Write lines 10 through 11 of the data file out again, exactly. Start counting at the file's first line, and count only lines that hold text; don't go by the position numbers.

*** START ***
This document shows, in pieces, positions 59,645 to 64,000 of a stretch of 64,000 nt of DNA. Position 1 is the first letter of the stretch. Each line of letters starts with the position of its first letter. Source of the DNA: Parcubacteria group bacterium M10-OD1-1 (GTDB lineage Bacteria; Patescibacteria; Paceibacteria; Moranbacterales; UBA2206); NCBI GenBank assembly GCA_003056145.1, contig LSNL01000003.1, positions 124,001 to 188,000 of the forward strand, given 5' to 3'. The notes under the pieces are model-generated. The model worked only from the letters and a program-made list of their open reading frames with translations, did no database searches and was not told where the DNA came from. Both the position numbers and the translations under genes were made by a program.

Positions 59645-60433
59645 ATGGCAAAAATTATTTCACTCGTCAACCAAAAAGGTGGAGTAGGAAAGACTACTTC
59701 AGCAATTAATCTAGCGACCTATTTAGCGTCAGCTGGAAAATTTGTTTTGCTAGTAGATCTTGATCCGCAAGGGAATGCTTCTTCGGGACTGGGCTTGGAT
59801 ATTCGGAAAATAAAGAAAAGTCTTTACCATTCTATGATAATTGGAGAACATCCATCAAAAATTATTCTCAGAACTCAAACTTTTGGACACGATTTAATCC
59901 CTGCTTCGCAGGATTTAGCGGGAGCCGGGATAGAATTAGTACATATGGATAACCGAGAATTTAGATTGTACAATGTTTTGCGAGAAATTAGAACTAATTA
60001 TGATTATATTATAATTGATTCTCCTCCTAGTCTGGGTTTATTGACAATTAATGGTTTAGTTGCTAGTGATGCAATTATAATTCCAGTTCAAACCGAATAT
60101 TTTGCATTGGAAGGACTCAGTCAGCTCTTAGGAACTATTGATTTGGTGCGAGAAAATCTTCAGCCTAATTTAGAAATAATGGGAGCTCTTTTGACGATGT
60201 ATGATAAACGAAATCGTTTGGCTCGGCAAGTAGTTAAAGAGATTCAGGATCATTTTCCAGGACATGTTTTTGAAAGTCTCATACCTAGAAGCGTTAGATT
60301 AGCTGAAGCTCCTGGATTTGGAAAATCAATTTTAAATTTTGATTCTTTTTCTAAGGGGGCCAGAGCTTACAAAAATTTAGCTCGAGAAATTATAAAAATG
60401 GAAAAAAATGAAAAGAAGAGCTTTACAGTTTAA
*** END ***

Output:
60301 AGCTGAAGCTCCTGGATTTGGAAAATCAATTTTAAATTTTGATTCTTTTTCTAAGGGGGCCAGAGCTTACAAAAATTTAGCTCGAGAAATTATAAAAATG
60401 GAAAAAAATGAAAAGAAGAGCTTTACAGTTTAA